OTB: What weapons does Venus Williams have in her game that makes her so hard to beat on grass?

Darren Cahill: She moves great. The small things that she normally struggles with on hard courts–the second serve, and the forehand a little bit–they seem to disappear when she steps onto the courts at Wimbledon. She’s a different person. It doesn’t matter how much you’re struggling with your game. When you turn up to a tournament where you’ve done well previously, you instantly feel good about your tennis game. It’s like you never left the place. It seems that way for Venus—she crushes the forehand, she moves inside the baseline and takes player’s times away. She serves well, she doesn’t have nearly as much trouble with the second serve, and she just imposes her game. She doesn’t let anybody play their game. Everybody pretty much is relying upon how Venus is going to play.

OTB: What types of match statistics seem to be the most important in analyzing a match and why?

Darren Cahill: It varies with every single match and every single player. What works for Justine doesn’t work for Kim. And what works for Venus probably doesn’t work for Serena. Some [statistics] stand out and some are glaringly obvious, but there are certain statistics where you really have to go behind the scenes. At the top level, you’re only looking at 4 or 5 points making a huge difference in turning a result around. That could be: How close are you getting to the net? Or where are you serving for the big point? Or what type of serve are you serving? That’s what makes tennis such a great game. The variables are maybe more than in any other sport. Not only the variables on your side of the court, you’ve got to worry about the variables on the other side of the court as well. The one statistic that you can pretty much rely on that’s going to be very effective as to whether you win or lose, is second serve points won or lost. If you’re winning the vast majority of your second serve points and your opponent’s second serve points, you’re probably winning most of your matches.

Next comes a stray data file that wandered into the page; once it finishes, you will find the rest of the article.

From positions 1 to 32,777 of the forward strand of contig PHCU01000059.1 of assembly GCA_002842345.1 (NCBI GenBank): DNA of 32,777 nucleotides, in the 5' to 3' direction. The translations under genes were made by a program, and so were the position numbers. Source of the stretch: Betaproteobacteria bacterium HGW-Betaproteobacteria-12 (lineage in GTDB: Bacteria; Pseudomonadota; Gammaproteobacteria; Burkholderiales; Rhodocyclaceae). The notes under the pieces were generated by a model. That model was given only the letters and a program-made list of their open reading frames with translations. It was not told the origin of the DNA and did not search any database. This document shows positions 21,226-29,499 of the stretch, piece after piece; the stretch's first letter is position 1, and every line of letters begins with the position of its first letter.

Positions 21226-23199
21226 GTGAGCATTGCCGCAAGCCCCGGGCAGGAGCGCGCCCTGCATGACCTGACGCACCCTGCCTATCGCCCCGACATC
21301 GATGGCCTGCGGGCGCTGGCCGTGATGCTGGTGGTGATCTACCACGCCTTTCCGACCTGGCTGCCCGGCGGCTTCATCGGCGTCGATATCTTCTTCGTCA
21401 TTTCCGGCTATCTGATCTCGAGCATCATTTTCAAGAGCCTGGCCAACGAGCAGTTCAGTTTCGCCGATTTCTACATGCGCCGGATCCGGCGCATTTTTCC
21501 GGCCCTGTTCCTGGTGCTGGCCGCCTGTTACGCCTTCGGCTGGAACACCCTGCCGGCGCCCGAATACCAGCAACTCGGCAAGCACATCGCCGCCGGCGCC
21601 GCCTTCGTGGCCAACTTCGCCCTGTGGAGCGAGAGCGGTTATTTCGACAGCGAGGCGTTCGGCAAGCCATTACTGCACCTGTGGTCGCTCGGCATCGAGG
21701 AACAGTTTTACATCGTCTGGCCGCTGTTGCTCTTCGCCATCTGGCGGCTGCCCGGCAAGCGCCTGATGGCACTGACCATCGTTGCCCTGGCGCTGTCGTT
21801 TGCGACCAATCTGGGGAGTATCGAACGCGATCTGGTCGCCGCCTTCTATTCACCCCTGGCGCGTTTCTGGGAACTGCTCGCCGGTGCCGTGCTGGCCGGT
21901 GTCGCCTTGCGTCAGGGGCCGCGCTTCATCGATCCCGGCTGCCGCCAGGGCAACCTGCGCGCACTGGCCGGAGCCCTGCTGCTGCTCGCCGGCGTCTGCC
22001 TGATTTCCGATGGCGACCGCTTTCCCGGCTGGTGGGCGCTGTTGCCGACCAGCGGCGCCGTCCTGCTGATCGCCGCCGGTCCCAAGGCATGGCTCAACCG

OTB: Lindsay Davenport will be playing mixed doubles at Wimbledon with Bob Bryan. Any thoughts on that?

Darren Cahill: That doesn’t surprise me. I saw her in Paris, and she looked to be in great shape. She was doing some commentary over there as well, and she was enjoying life. If she wants to get out there and challenge herself again, I think it’s great to see her back. I think she’s an inspiration for everybody when she steps onto the tennis court.

Caroline Wozniacki: How Good Does She Have to Be?

On the Baseline Tennis News

She’s been called a pusher, accused of not being aggressive enough with her shots, and criticized for not approaching the net as often as she could. Yet, at age 19, Caroline Wozniacki has held the No. 2 ranking, earned seven career titles, and is the only teenager ranked in the top 25. Is the media being too hard on Wozniacki? Let’s take a look at what’s been happening with her game.

Wozniacki seemed to be on the right track, achieving a career-high ranking of No. 2 in March of this year, after reaching the final at Indian Wells. She won the title in Ponte Vedra Beach for the second year in a row. In mid-April, she suffered a serious setback during her semifinal match in Charleston, where she sustained a bad ankle sprain. As a result, her clay court game suffered during the European clay court season. Wozniacki ended up with early round losses in Stuttgart, Rome and Madrid and won just one match in Warsaw, and retired in her next match due to ongoing ankle problems. Those losses pulled her world ranking down a notch to No. 3.